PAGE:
As many others have pointed out, the oppositions’ statements are often false and so ratcheted up with hyperbole that rational debate is proving impossible.
Moreover, according to Internet protocol based on Godwin’s Law, the mere mention of Hitler and Nazis does two things:
1. The person who drags Hitler and Nazis into the debate has automatically lost the debate.
2. With the debate lost, the conversation must immediately cease.
Since a lot of the healthcare debate is occurring online, I submit that Godwin’s Law is in effect.
However, the debate must continue because:
1. I haven’t had the stomach to wade through the guns/Hitler signs/death panels/socialism lies to fully understand any of the plans under consideration.
2. I am convinced by the fact that my employer pays an amount equivalent to 30% of my salary to provide me with a “good” healthcare plan (high deductible and significant out-of-pocket expenses) is proof that the system is corrupt.
3. I’m waiting for someone, other than me, to shout The Emperor Has No Clothes with respect to the “group rate” nonsense.
As for No. 3, I’m either missing something key or the rest of the country is. Here’s what I think: if I still worked at the university, the premium for my healthcare would be significantly less. Same body, same mind, same prescriptions, same doctors, and same insurance company and yet the small nonprofit I work for is charged far more because we’re a small group. Huh what?
A co-worker, who is following the debate closely and committed to the idea of reform, tried to explain this the other day. I was feeling uncharacteristically polite and didn’t tell him that he’d clearly drunk the Kool-Aid.
His explanation centered on the idea that because Marshall has a far larger number of people, the risk taken by Mountain State Blue Cross Blue Shield is smaller. When I spluttered and said “But, but. . .” he then used the car insurance industry as an analogy as if those crooks were paragons of virtue and right-thinking.
And furthermore, sitting on my kitchen table is a bill from my doctor. The charge was $295. The insurance company said, “Oh no you don’t” and decreed that the charge should only be $65. With the deductible and out-of-pocket provisions of my policy, I am responsible for that $65. If I had no insurance at all, I would have to pay the $295. I have no right to say, “Oh no you don’t.” Okay. I might have the right, but it’s not going to get me anywhere. If I was still working at the university (who would be paying far lower premiums for my healthcare), I would have long ago met my deductible and my share of the $55 would have been less than a third. (If I were disabled or elderly, Medicare/Medicaid costs would be less yet. And, yes, I’ve heard the argument that those two programs pay less than the actual cost of treatment, but I’m not drinking that Kool-Aid either.)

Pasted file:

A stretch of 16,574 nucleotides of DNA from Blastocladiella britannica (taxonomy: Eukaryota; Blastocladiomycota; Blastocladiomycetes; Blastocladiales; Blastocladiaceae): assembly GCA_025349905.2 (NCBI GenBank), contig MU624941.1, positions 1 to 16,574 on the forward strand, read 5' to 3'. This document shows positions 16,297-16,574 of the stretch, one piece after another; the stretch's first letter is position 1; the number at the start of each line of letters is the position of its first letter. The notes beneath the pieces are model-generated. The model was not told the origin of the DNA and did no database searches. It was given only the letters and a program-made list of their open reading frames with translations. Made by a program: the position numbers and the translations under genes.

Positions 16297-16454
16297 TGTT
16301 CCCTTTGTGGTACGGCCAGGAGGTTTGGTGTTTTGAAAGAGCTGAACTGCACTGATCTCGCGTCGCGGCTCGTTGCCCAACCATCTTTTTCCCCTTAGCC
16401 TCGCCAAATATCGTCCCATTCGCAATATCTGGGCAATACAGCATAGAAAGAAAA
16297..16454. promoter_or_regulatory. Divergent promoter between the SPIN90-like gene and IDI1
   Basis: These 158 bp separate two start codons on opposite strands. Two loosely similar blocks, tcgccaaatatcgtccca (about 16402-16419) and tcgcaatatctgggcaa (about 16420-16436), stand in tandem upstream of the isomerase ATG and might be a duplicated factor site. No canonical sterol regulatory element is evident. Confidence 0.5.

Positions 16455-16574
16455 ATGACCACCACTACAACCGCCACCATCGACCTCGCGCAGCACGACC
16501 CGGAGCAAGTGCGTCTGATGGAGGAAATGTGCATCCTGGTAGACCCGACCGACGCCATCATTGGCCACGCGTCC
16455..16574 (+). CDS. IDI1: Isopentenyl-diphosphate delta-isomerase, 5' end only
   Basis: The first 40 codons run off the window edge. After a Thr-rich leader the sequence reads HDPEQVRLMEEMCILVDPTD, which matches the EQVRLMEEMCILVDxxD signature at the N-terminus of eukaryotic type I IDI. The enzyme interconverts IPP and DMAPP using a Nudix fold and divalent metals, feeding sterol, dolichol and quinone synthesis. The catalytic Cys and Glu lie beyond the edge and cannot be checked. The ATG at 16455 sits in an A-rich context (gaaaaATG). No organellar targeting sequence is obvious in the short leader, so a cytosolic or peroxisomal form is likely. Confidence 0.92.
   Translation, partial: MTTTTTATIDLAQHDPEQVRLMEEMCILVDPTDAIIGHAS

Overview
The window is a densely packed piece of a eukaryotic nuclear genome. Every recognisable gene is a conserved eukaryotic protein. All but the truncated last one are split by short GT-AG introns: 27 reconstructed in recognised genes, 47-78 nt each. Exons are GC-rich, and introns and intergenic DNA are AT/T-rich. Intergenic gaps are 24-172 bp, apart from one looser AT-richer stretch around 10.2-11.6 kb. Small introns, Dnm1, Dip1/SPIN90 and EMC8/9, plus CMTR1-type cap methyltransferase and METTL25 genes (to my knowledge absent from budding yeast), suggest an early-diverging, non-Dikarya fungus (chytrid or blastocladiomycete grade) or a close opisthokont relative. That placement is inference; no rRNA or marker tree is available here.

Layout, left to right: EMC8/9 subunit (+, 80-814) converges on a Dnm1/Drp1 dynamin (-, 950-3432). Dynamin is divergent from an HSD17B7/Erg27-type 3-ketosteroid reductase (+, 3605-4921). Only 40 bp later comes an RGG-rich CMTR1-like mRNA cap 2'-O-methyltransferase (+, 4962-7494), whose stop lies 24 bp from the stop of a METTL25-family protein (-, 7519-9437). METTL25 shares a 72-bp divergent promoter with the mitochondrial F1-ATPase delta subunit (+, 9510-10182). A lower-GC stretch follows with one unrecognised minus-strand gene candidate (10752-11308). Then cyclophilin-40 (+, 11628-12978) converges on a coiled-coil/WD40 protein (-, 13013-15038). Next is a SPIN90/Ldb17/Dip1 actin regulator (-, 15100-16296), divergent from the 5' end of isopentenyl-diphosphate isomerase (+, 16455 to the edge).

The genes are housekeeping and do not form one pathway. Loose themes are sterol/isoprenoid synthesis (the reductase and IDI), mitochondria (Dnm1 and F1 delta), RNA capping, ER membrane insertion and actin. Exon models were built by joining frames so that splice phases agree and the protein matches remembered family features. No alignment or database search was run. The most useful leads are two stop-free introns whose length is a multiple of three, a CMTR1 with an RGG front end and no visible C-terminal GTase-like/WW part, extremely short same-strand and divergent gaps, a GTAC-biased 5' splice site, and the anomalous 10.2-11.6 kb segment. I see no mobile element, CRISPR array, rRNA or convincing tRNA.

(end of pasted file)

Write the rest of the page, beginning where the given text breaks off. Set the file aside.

Same body, same mind, same doctor, same illness and same insurance company.
What part of this makes sense to you?
Ignoring the nonsense of state lines having something to do with all this, why isn’t West Virginia as a whole one large group? If that were the case, theoretically, we’d all have far lower premiums because the group is larger. Right? RIGHT?
Same insurance company, same bodies, same doctors, same illnesses, same drugs . . .
Completely whacked, I tell you. (And I haven’t even got into the balderdash about hospitals losing money over the uninsured and underinsured. Anybody besides me noticed the endless construction going on at St. Mary’s and Cabell-Huntington? Nor have I gotten into Big Pharma and the rate of new drugtores being built.)
My life is about to change. Since change is inevitable that statement is always true, but in this case the change will be swift and awing.
I have decided to win the lottery tonight.
Sunday’s projections were that tonight’s Powerball drawing would be worth $245 million with the cash option coming out at $122.6 million.
I’m not sure how these things work, but I would certainly take the $122.6 million cash option. A bird in the hand and all that. Even if that number is reduced by half to satisfy Uncle Sam, I should clear $61.3 million.
I can live on that.